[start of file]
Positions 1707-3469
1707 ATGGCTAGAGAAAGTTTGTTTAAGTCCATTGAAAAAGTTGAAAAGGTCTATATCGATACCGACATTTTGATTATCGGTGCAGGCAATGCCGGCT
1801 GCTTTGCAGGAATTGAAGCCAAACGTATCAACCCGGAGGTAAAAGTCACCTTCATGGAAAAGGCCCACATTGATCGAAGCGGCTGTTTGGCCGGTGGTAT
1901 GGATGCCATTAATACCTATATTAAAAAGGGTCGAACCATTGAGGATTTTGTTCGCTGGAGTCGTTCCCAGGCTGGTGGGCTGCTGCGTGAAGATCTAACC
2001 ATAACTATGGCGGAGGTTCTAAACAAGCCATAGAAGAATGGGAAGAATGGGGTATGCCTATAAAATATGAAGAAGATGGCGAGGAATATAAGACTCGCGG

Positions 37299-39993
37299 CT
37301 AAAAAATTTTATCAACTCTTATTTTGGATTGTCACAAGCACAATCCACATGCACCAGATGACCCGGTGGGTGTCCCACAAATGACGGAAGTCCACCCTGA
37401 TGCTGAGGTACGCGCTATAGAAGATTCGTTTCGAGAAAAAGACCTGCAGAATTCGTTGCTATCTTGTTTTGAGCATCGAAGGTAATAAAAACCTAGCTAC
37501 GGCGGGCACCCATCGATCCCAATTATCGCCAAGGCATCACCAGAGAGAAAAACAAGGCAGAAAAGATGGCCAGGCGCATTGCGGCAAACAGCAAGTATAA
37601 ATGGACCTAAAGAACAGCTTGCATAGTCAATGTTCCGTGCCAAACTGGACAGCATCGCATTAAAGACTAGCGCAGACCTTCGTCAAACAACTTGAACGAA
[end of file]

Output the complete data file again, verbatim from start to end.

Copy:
Positions 1707-3469
1707 ATGGCTAGAGAAAGTTTGTTTAAGTCCATTGAAAAAGTTGAAAAGGTCTATATCGATACCGACATTTTGATTATCGGTGCAGGCAATGCCGGCT
1801 GCTTTGCAGGAATTGAAGCCAAACGTATCAACCCGGAGGTAAAAGTCACCTTCATGGAAAAGGCCCACATTGATCGAAGCGGCTGTTTGGCCGGTGGTAT
1901 GGATGCCATTAATACCTATATTAAAAAGGGTCGAACCATTGAGGATTTTGTTCGCTGGAGTCGTTCCCAGGCTGGTGGGCTGCTGCGTGAAGATCTAACC
2001 ATAACTATGGCGGAGGTTCTAAACAAGCCATAGAAGAATGGGAAGAATGGGGTATGCCTATAAAATATGAAGAAGATGGCGAGGAATATAAGACTCGCGG

Positions 37299-39993
37299 CT
37301 AAAAAATTTTATCAACTCTTATTTTGGATTGTCACAAGCACAATCCACATGCACCAGATGACCCGGTGGGTGTCCCACAAATGACGGAAGTCCACCCTGA
37401 TGCTGAGGTACGCGCTATAGAAGATTCGTTTCGAGAAAAAGACCTGCAGAATTCGTTGCTATCTTGTTTTGAGCATCGAAGGTAATAAAAACCTAGCTAC
37501 GGCGGGCACCCATCGATCCCAATTATCGCCAAGGCATCACCAGAGAGAAAAACAAGGCAGAAAAGATGGCCAGGCGCATTGCGGCAAACAGCAAGTATAA
37601 ATGGACCTAAAGAACAGCTTGCATAGTCAATGTTCCGTGCCAAACTGGACAGCATCGCATTAAAGACTAGCGCAGACCTTCGTCAAACAACTTGAACGAA